Thursday, June 18, 2009

Only A Woman Can Teach A Woman?

A recent National Bureau of Economic Research Working Paper on gender and academic achievement at the U.S. Air Force Academy, however, finds that the importance of female mentors may be even more powerful than previously thought. The study, by University of California-Davis economists Scott Carrell and Marianne Page and their colleague James West at the Air Force Academy, finds that replacing a male instructor with a female one has such a strong effect on female achievement as to erase the gender gap entirely...

The authors found that women on average obtain scores that are 0.15 grade points lower (half the difference between an A and an A-) than their male classmates, even after accounting for students' SAT scores. The gap in performance was widest for women taught by men. When a female instructor was put at the front of the classroom, nearly two-thirds of the grade point gender gap evaporated. (It was also the case that men performed better when taught by other men, but the difference was far less substantial.) The authors persuasively demonstrate that the overall male-female performance difference is due in large part to the fact that men dominate the Air Force Academy science faculty (as is the case in most schools), with only 23 percent of courses taught by women.


It would be interesting to learn how valid the study is. This part is interesting as well:

Yet the authors found that, while female students perform better on average in classes taught by female professors, there are some male professors under whom there's no achievement gap between male and female students (and also some female professors for whom the gender gap is as big as that of some of their male colleagues). So some men are very good at mentoring women, just not nearly enough of them.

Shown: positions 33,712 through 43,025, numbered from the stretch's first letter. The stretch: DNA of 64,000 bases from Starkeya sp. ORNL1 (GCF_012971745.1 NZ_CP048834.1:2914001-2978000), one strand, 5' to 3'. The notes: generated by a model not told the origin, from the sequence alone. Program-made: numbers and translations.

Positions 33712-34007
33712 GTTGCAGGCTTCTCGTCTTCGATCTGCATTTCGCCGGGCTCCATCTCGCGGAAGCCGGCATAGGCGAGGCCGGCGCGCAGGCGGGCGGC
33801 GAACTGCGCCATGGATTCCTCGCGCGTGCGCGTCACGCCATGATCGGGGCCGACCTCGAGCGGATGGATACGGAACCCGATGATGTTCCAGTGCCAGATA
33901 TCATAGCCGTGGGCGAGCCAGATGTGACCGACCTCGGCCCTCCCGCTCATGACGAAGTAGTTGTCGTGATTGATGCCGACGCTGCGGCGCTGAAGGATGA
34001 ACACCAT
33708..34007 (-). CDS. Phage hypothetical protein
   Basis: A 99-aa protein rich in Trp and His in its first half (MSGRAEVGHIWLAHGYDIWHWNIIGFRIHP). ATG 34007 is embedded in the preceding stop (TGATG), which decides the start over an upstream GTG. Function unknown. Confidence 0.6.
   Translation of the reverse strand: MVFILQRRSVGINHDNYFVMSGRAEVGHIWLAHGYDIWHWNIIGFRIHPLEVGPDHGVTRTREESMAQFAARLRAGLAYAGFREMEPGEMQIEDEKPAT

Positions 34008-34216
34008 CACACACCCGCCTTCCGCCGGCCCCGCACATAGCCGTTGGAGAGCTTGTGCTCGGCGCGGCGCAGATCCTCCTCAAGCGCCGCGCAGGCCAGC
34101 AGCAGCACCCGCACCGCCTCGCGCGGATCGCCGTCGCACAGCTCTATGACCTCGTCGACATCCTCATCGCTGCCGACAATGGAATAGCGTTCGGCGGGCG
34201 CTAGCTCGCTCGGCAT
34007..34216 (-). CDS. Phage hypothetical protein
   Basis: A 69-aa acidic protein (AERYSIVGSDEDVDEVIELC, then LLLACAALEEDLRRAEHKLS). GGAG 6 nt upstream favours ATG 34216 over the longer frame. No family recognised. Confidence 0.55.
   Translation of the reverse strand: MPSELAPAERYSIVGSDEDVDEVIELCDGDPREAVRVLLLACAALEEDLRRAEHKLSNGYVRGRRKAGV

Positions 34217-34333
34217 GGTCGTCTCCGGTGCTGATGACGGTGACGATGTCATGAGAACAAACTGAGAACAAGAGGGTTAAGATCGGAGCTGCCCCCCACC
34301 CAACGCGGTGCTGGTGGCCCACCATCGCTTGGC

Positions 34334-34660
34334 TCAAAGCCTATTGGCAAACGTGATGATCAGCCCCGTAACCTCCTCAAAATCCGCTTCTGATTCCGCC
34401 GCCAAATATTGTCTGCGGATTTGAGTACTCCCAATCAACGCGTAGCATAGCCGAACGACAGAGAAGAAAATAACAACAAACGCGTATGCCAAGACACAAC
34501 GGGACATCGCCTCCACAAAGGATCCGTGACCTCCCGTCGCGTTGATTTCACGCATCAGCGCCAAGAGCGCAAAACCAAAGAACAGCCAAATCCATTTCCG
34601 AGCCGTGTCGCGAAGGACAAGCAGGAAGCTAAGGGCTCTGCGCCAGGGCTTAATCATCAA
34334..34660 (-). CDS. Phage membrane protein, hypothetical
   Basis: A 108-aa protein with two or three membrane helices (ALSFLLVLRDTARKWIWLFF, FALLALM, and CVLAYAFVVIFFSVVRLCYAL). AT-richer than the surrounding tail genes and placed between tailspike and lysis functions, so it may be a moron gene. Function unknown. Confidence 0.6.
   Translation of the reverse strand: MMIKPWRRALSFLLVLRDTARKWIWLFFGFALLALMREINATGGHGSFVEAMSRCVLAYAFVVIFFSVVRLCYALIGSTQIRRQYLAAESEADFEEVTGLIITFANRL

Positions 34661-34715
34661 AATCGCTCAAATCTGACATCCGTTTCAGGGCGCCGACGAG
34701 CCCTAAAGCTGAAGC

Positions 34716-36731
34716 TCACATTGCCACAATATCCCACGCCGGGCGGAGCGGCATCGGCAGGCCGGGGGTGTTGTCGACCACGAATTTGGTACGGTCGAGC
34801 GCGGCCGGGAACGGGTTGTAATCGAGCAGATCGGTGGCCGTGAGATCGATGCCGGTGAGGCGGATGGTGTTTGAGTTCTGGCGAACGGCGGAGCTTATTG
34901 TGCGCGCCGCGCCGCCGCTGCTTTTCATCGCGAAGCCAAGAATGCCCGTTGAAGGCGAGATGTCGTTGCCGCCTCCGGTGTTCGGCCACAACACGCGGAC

Interesting article, but seemingly inconclusive as to the "solution". I got a little concerned, though, upon reading about "making men into more women-friendly bosses and teachers". Why is this always a one-way street? Let's go from math and science a moment to the entire university campus and student body, where women significantly outnumber men in admissions and degrees earned. Why do we not hear of making universities more men-friendly? Again, why the one-way street?

4 comments:

Mrs. C said...

I agree, Darren. I've also noticed a very "female" culture in the elementary school. Girls used to snicker and whisper about my son. He'd go up to the ringleader and go, "I'm not afraid of you, fat girl!"

Guess who got into trouble? Guess which sex the teacher was?

Wouldn't surprise me that there are classes in which men or women feel uncomfortable, and this would show up on the tests. :]

Ellen K said...

By the same token that means that only blind teachers should teach blind students, only deaf teachers should teach deaf students (which incidentally IS the culture right now in the deaf community) and only males should teach males. This seems to argue in favor of same sex schools, which gets us back to the idea of separate but equal which I thought had been ruled out in Plessy v. Ferguson. I do think that the culture in many schools are too female. For example, when my son was in fourth grade, he read Mark Twain, Kipling and other adventure type novels. So I know the kid could read. But his teacher, very much a "girly" girl, insisted on building the reading units around fairy tales and fiction with no variety. When asked about this, she ignored the fact that boys were more in danger of losing their reading skills and insisted that even though the stories were vapid, that they should read fairy tales over things like "To Build A Fire." This kind of thing goes on all the time in schools and as a parent of both boys and girls, it offends me that my sons' needs were dismissed. This is a similar issue I have with group projects, an idea pushed as a better learning style for girls, but ignores the hardwiring of boys to compete. Frankly, I would rather teach boys given the choice.

Anonymous said...

"Love it" when my male students ask for a bandaid for a small scratch, or are afraid to get their shoes dirty, or don't want to get sweaty. They also call each other B$%^h . . . it's a mad world we live in.


George

Darren said...

Minor correction: Plessy v. Ferguson established the legality of "separate but equal"; it was Brown v. Board of Education that reversed the policy.